Improvisational magic

Not surprisingly I am an improvisation advocate.  This week I had a series of conversations with a diverse grouping of executives, friends, and colleagues about various life challenges.  In almost every case I found myself advocating on behalf of the basics of improvisation:

Say yes
Actively listen
Focus on the ensemble and/or the other
Stay postive
Build and create with others

I’ve been reading a few articles this week that brought improvisation to mind. One article in the HBR this week — How to Really Listen by Peter Bregman — has much to say about listening that I agree with.  Sadly Bregman leaves out play, performance and improvisation and offers readers a cognitive behavioral approach to developing better listening capabilities.

One thing that Bergman wrote in this article jumped out at me and it is this simple statement:

Listening, it turns out, is magic.

I think there is a magic that comes with creating conversation and a key ingredient is active listening. This made me think of the wonderful work that my colleague, Cathy Salit the CEO of Performance of A Lifetime, does with corporate executives.  Cathy is an expert at helping people actively listen and create new conversations.  Here’s a wonderful excerpt to an interview Cathy recently gave with Michelle James on her blog, The Fertile Unknown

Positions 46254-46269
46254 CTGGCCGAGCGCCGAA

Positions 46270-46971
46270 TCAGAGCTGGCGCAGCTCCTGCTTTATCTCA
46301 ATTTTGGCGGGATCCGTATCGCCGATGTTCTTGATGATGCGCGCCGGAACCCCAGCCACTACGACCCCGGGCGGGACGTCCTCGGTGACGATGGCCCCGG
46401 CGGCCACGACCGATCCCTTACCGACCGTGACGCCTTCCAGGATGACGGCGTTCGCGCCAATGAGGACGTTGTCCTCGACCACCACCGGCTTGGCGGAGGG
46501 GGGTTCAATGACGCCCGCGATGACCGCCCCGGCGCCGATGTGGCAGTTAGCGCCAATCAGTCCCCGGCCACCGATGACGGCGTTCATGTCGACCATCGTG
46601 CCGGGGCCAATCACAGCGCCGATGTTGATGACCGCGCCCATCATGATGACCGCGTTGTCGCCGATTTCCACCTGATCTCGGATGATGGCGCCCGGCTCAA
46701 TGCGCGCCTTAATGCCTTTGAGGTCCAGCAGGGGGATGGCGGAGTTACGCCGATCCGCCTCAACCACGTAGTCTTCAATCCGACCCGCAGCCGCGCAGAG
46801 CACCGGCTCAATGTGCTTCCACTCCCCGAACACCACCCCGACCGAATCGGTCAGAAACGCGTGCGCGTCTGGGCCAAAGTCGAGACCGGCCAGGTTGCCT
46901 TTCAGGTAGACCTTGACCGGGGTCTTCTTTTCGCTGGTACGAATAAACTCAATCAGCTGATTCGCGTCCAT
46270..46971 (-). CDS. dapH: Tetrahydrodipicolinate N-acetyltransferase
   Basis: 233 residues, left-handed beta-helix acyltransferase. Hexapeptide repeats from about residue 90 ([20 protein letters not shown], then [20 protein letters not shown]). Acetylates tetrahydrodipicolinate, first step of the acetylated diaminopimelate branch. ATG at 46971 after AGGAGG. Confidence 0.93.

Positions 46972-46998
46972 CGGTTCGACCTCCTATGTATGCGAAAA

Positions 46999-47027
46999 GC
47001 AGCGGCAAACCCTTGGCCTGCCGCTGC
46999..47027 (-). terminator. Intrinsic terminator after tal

What mindsets and behaviors do you see as essential for effectively navigating the new work paradigm?

Cathy: Improvise. Perform. Relate to every conversation, meeting, and interaction as an improvisational scene in which you are a performer, writer and director. Break rules and make up new ones — not just in coming up with ideas, but in how we organize what we do together and how we do it in the workplace. Become a creative artist whose medium is everyday life.

We can all become a creative artist “whose medium is everyday life” — now that’s magic!